Correspondence: Dr Koch, Wound Healing and Tissue Engineering Laboratory, Facial Plastic and Reconstructive Surgery, Department of Otolaryngology–@Head and Neck Surgery, 801 Welch Rd, Stanford University Medical Center, Stanford, CA 94305-5739 (RJK@Stanford.edu).
Copyright 2005 American Medical Association. All Rights Reserved.
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Efforts to modify the wound-healing process have led to renewed interest in growth factors in plastic surgery. By manipulating the local wound environment, it may be possible to improve the wound-healing process as desired for different clinical states.1 This interest has spawned a generation of several commercially available systems that use autologous proteins. For background, the major growth factors that have a direct effect on the growth of fibroblasts (the main effector cell in wound healing) are fibroblast growth factor, transforming growth factor β, and platelet-derived growth factor. The major growth factors that have an angiogenic effect are vascular endothelial growth factor and cysteine-rich protein 61.2 Cysteine-rich protein 61, which is a heparin-binding, extracellular matrix–associated protein, is a signaling molecule with functions in cell migration, adhesion, and proliferation.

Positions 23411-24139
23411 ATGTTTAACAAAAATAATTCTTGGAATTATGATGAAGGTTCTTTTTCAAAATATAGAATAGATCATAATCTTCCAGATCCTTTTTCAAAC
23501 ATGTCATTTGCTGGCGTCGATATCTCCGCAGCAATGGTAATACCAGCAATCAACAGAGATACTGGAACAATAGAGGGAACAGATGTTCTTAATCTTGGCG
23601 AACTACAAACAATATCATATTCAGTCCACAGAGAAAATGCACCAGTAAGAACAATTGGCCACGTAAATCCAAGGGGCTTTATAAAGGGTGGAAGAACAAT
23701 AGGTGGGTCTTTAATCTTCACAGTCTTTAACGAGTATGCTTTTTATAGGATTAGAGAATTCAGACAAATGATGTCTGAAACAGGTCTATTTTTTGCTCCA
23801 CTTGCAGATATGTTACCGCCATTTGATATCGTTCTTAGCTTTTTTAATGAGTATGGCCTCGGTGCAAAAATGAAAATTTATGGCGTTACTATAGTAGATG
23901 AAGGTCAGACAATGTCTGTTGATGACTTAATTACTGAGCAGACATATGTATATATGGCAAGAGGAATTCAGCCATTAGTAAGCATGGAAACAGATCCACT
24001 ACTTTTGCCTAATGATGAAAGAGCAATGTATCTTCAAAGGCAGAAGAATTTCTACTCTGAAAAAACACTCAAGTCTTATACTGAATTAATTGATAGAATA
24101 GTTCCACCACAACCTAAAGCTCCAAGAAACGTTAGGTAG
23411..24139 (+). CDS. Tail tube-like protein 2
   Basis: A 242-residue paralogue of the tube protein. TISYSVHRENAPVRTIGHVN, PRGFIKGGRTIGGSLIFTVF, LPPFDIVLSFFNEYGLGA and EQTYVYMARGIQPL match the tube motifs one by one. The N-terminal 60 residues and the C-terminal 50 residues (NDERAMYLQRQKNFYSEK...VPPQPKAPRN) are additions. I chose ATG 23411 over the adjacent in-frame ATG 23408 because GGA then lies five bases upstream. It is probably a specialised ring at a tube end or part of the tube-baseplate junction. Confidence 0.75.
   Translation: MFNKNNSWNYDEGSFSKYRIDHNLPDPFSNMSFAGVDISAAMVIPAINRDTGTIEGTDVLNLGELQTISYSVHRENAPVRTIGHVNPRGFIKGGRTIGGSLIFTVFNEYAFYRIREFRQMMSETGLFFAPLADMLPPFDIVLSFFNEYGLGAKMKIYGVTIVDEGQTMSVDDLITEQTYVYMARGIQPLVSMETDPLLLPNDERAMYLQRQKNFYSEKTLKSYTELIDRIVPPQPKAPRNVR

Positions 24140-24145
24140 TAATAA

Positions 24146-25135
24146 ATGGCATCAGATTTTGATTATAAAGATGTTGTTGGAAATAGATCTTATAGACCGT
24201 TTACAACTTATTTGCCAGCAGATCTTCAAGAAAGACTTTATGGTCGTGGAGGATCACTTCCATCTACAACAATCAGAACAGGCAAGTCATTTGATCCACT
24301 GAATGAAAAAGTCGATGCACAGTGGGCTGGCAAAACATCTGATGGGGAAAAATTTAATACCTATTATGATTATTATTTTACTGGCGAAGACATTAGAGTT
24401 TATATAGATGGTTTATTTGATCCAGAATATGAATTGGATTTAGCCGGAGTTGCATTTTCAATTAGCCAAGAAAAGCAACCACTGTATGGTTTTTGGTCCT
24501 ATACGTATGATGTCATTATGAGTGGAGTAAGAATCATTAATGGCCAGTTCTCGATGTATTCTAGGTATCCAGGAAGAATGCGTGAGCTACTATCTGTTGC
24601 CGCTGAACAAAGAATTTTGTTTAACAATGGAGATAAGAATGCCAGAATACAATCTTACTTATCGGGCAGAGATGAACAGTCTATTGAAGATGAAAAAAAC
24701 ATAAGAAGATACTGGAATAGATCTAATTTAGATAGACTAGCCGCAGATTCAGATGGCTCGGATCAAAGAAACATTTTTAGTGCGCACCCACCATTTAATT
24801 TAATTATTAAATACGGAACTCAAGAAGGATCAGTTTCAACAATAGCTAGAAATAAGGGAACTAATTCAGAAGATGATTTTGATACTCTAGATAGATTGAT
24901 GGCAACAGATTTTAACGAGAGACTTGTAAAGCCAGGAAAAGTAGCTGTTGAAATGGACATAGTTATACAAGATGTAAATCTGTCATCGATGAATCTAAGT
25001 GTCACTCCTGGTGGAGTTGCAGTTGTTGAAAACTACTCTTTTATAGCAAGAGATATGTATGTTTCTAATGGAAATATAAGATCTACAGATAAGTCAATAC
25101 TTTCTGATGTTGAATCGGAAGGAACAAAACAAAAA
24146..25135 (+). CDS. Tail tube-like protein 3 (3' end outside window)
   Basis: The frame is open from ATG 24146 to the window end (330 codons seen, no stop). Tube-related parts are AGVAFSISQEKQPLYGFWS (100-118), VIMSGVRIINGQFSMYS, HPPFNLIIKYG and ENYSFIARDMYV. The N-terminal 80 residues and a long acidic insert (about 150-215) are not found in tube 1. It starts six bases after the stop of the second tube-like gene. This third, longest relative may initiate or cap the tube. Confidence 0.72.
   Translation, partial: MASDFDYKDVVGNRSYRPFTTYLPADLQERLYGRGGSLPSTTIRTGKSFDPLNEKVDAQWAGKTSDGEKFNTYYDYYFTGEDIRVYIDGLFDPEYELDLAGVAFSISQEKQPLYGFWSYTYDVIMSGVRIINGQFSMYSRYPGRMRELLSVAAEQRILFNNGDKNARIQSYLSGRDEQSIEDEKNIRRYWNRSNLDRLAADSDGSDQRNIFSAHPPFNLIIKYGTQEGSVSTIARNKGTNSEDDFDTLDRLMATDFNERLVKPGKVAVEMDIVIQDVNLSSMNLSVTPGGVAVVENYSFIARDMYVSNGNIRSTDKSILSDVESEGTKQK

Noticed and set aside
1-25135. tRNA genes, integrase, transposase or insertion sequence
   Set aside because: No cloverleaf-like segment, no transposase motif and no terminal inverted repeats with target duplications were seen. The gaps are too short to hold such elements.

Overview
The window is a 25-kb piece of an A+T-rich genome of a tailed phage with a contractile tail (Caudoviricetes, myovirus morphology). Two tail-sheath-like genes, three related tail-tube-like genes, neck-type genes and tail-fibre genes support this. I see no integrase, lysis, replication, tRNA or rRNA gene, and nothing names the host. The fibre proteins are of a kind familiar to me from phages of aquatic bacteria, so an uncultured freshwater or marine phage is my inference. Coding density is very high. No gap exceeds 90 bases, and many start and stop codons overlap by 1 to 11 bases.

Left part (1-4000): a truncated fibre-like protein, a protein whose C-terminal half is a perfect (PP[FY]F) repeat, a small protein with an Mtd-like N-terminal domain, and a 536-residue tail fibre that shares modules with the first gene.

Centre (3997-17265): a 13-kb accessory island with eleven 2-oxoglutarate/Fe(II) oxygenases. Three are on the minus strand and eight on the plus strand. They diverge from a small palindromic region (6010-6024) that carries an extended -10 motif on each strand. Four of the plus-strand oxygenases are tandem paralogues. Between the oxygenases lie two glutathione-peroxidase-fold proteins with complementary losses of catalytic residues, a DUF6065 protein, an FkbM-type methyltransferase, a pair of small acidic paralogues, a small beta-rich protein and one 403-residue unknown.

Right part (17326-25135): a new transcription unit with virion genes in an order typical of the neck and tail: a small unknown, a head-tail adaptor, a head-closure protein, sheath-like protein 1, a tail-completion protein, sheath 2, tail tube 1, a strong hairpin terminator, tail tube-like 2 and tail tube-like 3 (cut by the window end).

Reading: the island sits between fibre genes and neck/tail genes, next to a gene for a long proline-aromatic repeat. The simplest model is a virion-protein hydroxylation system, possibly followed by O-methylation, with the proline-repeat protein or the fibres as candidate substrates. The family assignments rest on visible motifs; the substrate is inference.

Koch RJ. Modulation of Wound Response With Growth Factors and Platelet Concentrate. Arch Facial Plast Surg. 2005;7(3):170-171. doi:10.1001/archfaci.7.3.170